European Central Bank's sovereign bond buying programme picked up last week – but is still far below the levels forecast by some analysts as needed to allay fears over eurozone debt.
The ECB said it bought €2.67bn (£2.23bn) worth of bonds in the week to December 3, up from €1.97bn the previous week and taking the programme's overall total to €72bn.
The spend was the biggest weekly amount since late June, but remains just a fraction of the €16.5bn of bonds bought in the first week of the programme in May.
The low level cast doubt over speculation that the bank had moved the programme up a gear.
ECB President Jean-Claude Trichet earlier this month stressed that the programme was still in effect, leading some observers to expect a larger tally this week.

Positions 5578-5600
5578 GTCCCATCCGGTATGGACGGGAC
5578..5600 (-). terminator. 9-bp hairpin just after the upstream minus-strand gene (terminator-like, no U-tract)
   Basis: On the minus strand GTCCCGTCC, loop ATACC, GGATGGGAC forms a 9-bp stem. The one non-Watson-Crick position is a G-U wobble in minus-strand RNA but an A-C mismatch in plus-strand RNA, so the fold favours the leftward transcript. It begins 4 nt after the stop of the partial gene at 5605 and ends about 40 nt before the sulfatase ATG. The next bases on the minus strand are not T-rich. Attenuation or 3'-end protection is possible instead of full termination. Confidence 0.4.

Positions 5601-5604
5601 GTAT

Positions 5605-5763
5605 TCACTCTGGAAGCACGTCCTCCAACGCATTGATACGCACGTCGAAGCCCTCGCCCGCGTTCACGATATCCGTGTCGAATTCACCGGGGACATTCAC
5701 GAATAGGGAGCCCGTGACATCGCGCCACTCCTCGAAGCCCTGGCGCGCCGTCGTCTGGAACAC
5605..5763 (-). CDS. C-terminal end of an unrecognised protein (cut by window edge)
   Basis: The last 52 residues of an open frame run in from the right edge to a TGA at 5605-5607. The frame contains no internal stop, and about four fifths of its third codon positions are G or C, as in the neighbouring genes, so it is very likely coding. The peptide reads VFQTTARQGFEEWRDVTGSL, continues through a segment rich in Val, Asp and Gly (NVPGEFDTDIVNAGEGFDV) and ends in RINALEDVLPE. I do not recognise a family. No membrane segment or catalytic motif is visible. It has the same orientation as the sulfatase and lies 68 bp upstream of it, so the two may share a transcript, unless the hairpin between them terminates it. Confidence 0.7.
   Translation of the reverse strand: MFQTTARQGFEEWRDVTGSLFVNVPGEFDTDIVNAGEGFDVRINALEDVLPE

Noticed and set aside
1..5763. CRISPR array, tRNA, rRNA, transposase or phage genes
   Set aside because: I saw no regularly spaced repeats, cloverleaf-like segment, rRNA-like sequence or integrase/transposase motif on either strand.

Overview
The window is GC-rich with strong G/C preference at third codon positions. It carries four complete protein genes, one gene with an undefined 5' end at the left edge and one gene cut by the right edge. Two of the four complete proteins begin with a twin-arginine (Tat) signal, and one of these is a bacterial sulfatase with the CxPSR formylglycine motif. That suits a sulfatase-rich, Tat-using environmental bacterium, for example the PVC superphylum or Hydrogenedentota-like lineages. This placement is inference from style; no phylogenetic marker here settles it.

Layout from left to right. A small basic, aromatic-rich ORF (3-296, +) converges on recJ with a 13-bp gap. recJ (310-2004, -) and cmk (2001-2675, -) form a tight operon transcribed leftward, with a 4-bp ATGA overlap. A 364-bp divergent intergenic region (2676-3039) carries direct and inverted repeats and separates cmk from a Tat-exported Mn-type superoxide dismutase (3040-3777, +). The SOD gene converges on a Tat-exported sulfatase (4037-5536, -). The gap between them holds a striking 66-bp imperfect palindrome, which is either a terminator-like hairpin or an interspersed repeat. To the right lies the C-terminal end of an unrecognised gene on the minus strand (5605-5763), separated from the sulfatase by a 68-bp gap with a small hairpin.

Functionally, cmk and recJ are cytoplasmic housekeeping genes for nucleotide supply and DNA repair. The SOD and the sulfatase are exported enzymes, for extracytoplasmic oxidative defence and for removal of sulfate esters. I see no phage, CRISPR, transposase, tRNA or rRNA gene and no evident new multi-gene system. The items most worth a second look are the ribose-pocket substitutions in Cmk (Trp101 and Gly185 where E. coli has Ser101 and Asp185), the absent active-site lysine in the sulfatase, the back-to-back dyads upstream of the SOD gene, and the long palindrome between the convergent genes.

"We didn't have any promise from the ECB to do a particular level of purchases, but the view in the markets had been that the ECB had scaled up its purchases to a greater extent, " RBS economist Nick Matthews said.
"There may be some disappointment."
The figures may not give the full picture, however. The ECB adds the caveat that the total may be higher than reported as purchases take 2-3 days to finalise.
The ECB can buy government and corporate bonds under the purchase programme but it has given no further details, such as how much it could spend or how long it intends to buy for.
The purchases are the central bank's contribution to a €750bn EU/IMF rescue package hastily brought in at the height of the debt crisis in May.
Most analysts believe it is concentrating its purchases exclusively on euro zone debt trouble spots Ireland, Greece and Portugal.
The ECB publishes the amount of bonds it has purchased on a weekly basis every Monday.
As usual it will take one-week deposits from banks on Tuesday to offset the inflationary impact of pumping money into the financial system via its bond purchases.